For centuries Tibet, a high altitude plateau between China and India, remained remote from the rest of the world with a widely dispersed population of nomads, farmers, monks and traders. Tibet had its own national flag, its own currency, a distinct culture and religion, and controlled its own affairs. In 1949, following the foundation of the Chinese Communist state, the People’s Liberation Army (PLA) invaded Tibet and soon overpowered its poorly equipped army and guerilla resistance.
International legal scholars agree that from 1911 until the Chinese invasion in 1949, Tibet was a fully independent state by modern standards. Since then, Tibetans have struggled to regain their freedom and keep their culture intact.
China’s actions in Tibet over the past 50 years have created a climate of fear that still continues today—torture and imprisonment for peaceful protest, and economic plans that discriminate against Tibetans, threatening their unique identity. The PLA maintains a strong presence in Tibet and China’s military control increased with the 2006 opening of the Qinghai-Tibet Railway.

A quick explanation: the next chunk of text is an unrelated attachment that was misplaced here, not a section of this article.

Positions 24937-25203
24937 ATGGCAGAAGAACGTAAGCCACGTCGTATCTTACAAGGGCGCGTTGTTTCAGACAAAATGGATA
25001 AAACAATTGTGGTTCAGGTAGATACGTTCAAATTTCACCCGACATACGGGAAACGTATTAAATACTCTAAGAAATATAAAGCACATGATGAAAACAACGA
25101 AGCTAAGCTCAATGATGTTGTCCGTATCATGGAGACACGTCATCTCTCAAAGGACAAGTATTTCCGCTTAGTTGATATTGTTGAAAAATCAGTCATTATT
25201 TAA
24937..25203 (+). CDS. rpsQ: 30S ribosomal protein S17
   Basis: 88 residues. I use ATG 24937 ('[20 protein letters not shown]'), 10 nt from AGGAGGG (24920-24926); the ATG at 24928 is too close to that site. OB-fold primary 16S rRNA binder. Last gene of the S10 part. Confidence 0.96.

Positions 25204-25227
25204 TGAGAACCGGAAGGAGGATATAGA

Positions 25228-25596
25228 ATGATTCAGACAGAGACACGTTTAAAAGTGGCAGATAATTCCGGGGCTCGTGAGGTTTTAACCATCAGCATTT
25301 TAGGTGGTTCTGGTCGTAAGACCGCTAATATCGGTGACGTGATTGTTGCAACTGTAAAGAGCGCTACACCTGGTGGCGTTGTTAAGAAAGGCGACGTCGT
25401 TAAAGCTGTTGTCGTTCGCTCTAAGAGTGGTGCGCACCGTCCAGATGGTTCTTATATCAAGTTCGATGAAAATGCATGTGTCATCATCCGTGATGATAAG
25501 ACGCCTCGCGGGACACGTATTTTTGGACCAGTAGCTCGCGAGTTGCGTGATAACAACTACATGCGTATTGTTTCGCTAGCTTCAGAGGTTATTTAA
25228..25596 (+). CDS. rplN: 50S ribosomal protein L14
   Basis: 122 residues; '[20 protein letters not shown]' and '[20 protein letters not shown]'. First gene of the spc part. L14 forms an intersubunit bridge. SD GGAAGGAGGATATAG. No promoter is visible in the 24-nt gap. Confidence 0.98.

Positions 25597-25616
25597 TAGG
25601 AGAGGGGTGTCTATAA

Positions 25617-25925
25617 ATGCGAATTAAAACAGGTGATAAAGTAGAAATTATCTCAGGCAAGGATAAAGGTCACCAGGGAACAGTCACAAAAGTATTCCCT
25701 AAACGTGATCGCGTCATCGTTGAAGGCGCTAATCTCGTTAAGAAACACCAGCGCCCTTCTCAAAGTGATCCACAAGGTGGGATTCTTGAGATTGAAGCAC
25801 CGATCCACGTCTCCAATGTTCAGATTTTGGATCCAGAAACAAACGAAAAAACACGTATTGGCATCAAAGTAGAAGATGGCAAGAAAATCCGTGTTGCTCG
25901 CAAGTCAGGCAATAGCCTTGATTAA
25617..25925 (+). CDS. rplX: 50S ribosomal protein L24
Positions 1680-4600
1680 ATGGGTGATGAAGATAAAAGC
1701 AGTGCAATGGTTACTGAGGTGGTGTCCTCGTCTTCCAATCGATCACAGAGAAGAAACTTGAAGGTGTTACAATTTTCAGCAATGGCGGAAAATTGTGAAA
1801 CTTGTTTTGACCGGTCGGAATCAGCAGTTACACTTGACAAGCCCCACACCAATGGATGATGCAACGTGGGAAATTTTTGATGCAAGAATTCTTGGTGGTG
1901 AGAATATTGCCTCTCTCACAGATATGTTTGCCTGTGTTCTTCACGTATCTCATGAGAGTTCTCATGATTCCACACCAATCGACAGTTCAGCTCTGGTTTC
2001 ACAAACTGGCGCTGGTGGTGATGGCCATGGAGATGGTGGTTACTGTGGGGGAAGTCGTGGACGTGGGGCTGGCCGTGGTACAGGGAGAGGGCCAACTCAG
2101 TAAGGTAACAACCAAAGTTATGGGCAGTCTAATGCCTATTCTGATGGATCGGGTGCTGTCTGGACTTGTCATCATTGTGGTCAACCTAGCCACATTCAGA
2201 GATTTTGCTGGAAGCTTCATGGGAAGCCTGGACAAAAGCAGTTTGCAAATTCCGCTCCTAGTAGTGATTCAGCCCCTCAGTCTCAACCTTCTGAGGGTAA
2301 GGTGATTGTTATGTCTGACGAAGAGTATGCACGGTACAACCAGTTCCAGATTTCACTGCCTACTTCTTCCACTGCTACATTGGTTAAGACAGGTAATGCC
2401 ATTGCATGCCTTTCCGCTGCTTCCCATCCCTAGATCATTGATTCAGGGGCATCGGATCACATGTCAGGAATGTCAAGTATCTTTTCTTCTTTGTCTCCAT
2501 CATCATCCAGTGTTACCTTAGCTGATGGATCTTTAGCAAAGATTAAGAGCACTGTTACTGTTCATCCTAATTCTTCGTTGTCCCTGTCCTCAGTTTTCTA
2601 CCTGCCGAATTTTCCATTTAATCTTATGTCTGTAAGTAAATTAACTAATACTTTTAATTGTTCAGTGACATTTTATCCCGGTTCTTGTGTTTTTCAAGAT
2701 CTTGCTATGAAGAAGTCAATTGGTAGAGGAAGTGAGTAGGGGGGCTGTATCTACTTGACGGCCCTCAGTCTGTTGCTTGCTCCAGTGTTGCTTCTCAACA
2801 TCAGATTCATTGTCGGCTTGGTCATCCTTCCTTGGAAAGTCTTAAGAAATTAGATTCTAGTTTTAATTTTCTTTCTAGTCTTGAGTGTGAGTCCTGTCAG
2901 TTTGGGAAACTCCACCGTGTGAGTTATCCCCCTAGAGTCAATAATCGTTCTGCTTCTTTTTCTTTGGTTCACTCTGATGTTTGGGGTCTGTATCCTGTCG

Human rights conditions in Tibet remain dismal. Under the Chinese occupation, the Tibetan people are denied most rights guaranteed in the Universal Declaration of Human Rights including the rights to self-determination, freedom of speech, assembly, movement, expression and travel. Signs of support for His Holiness the Dalai Lama are banned by the Chinese government.
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|Tibet: Lhasa and Beyond, takes readers from town to town, offering them a chance to get to know these places and the Tibetans who call them home. Each month features a different hometown, highlighting the significance of the area and juxtaposing it with Tibetans’ political turmoil.|